The benefits of owning your own solar panels are hard to match - but solar power purchase agreements come in at a close second, so long as you’re working with a reputable company.
If you’re looking for a way to explore solar power without having to purchase your own panels, a PPA could prove to be a great fit. While you won’t actually own the equipment, it’ll be installed on your property for a pre-agreed upon the length of time.
This arrangement will enable you to generate clean energy and purchase it from the installation company at a rate that is typically much lower than what you would pay your utility company for “traditionally” generated energy.
In this post, we’ll fill you in on the ins and outs so that you can decide for yourself.
They Make Solar Energy Pretty Much Effortless
Solar energy is just about the most low maintenance way to go green as it is, but with a PPA it gets even easier.
Not owning your own panels has some downsides, like lower savings potential (still great), but it also means that the installation company is in charge of whatever maintenance the solar panels do need.
While things like weather damage and equipment malfunction are rare - you can rest assured that in the event that something needs to be fixed or replaced you won’t have to foot the bill.
Each installation company will likely have their own terms for panel maintenance, so be sure to double-check as to what they are before signing any paperwork.
At Lumina, we strive to ensure that those working with us have a thorough understanding of what to expect - but not all companies will have your best interest at heart.
How Long Do Solar PPAs Last?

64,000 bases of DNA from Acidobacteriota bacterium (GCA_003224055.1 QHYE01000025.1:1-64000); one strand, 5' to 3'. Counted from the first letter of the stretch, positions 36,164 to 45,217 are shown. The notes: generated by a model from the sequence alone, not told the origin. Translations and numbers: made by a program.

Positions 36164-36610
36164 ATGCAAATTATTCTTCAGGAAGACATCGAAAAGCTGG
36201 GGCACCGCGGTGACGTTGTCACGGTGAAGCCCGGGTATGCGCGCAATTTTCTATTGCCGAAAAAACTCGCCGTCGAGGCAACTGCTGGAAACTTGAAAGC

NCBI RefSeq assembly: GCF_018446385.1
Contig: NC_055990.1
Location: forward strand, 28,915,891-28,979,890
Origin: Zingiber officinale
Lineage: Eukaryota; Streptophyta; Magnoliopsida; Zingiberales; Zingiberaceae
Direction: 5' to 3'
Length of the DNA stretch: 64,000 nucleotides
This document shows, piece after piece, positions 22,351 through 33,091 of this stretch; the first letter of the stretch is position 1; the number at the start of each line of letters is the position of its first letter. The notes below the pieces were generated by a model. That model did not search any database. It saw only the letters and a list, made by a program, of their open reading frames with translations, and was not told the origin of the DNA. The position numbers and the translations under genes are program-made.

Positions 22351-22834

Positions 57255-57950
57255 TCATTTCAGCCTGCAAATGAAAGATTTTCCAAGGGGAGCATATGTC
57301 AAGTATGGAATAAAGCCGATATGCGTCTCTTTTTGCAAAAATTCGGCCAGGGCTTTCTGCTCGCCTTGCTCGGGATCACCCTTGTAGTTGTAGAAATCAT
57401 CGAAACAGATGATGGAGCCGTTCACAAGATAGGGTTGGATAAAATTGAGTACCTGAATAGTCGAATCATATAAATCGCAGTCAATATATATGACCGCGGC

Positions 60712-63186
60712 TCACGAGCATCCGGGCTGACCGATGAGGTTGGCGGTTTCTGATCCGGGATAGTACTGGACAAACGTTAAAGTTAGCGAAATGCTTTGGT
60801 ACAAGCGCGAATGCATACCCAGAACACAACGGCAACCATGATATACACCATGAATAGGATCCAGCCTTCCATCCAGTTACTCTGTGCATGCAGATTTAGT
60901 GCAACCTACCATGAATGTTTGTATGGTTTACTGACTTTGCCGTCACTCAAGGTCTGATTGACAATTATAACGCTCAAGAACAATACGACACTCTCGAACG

As with maintenance, the terms for the length of the PPA may vary from company to company. On average, residential property PPAs tend to last for between 20-25 years, and in most cases can be transferred to the new owners should you decide to sell your home and move.
Solar PPAs vs Solar Leases
These two terms are easily confused due to how similar they are in function, but there are some key differences to be aware of.
With a solar lease, you pay a fixed monthly amount for the use of the equipment and the energy that it produces each month, so even if your panels produce more energy for you during some months than others you still owe the company the same amount and vice versa.
While this may be off-putting for some - it is a perk for those who prefer the predictability of a set cost.
With a solar PPA, you pay a fixed price per kWh of energy that the panels generate, which means that you only pay in accordance to how much you actually produce for yourself with the equipment.
What You Can Expect to Save
Considering the fact that in most cases PPAs require zero money down, the savings are more than worth it. When all is said and done you can expect your power purchase agreement to save you between 10-30% on your energy costs each month.
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